Think it’s too early to worry about your child getting a body piercing? According to a Northwestern University study, women account for almost three fourths of people with body piercings, and a third of them got their first piercing under the age of 18.
The study showed that unlike the case with tattoos, the prevalence of body piercing does not vary by educational status or income level. So if you’ve got a tween or soon-to-be tween floating around the house, it’s good to have some background on the risks when their curiosity about body piercing leads to questions.
The following are common medical complications associated with body piercing, including dental risks involved specifically with piercing the tongue:
According to Northwestern University, about a fourth of those with body piercing report complications. In a study of those with tongue, lip, or cheek piercings, a fourth had broken teeth attributed to their oral jewelry. labretsAccording to the American Academy of Pediatric Dentistry, tongue piercing can lead to tongue infections as well as infections of the neck and brain. Tongue rings can create chemical trauma, sensitivity, and mouth allergies. Labrets/dumbells can damage the bone that supports teeth and gums, resulting in tooth loss and possible facial scarring. Nerve damage and speech impediments have also been associated with tongue piercing. Life threatening infections, including hepatitis and inflammation of the heart, may sometimes ensue.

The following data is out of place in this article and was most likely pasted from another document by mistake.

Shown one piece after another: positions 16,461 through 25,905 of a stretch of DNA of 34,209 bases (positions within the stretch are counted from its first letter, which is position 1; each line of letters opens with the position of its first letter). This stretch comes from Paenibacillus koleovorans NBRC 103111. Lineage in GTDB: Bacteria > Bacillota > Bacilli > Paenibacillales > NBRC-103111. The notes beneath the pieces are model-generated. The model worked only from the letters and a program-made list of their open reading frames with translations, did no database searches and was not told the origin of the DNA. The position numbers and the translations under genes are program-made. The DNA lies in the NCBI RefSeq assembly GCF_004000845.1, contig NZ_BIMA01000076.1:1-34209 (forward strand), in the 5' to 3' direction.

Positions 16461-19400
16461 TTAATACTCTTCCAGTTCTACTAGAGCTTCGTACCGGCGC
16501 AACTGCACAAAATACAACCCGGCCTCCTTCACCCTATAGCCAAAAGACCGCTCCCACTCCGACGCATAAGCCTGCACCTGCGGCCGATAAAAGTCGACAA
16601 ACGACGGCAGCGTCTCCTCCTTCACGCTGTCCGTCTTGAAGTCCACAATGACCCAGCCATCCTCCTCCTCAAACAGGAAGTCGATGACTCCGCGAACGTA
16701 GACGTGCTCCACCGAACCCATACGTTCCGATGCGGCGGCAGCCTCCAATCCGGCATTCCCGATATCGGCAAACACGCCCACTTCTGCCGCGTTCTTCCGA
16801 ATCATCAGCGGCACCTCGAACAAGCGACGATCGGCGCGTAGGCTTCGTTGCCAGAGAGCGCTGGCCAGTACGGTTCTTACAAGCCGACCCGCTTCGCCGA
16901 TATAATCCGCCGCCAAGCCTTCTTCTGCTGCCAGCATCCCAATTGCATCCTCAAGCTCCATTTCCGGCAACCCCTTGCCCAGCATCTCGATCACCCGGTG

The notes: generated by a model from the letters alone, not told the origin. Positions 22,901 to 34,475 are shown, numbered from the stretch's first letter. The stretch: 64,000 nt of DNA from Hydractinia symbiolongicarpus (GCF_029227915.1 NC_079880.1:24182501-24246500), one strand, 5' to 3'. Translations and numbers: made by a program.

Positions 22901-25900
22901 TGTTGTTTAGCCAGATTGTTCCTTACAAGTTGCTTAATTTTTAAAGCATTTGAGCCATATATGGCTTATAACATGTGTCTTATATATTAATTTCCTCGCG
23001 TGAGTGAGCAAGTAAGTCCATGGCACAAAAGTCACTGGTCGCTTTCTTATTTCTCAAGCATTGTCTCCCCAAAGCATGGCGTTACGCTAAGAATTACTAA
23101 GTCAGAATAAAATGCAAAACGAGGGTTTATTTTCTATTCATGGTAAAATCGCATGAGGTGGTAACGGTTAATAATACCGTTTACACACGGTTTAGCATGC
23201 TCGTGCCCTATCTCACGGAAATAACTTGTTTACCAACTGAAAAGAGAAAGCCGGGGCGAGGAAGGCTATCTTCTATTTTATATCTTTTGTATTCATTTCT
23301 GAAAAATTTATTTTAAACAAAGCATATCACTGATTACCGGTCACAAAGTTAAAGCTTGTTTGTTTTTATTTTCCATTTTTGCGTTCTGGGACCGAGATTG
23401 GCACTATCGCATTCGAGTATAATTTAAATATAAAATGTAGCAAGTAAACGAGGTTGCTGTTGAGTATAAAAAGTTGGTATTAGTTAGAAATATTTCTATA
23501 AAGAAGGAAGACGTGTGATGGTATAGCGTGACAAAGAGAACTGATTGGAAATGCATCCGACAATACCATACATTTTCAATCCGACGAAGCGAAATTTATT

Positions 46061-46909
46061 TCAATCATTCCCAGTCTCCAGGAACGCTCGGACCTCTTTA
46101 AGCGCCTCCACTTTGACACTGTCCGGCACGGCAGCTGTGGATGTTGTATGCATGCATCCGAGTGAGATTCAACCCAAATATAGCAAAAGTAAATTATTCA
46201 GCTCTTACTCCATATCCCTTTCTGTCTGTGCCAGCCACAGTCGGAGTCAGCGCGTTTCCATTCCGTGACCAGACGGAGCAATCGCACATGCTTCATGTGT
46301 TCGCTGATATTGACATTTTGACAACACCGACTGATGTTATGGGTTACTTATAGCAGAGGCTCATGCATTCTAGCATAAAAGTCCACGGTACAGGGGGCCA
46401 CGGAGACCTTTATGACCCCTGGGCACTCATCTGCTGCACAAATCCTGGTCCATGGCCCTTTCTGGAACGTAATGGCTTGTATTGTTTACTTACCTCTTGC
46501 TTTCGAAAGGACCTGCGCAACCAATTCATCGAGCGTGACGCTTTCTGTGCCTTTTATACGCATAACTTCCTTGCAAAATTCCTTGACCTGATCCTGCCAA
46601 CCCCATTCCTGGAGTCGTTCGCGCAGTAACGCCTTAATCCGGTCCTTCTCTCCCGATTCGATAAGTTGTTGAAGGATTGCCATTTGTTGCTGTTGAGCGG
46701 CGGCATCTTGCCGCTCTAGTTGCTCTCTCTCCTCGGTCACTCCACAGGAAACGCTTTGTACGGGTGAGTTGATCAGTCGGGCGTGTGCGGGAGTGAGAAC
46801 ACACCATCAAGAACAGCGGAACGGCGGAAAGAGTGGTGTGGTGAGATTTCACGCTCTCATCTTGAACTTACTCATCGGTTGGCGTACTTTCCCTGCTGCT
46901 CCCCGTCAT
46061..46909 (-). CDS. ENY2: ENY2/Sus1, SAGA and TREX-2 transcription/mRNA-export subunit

One option for young ones bent on making a fashion statement is to use non-piercing alternatives such as magnets, clip-on, or adhesive options. 11-year-old Willow Smith, celebrity daughter of Will and Jada Smith, recently caused an internet frenzy when she posted a photo of her tongue piercing on Instagram. Turns out the stud was fake. (A word of warning – fake tongue piercings that are magnetic may also prove dangerous if swallowed!)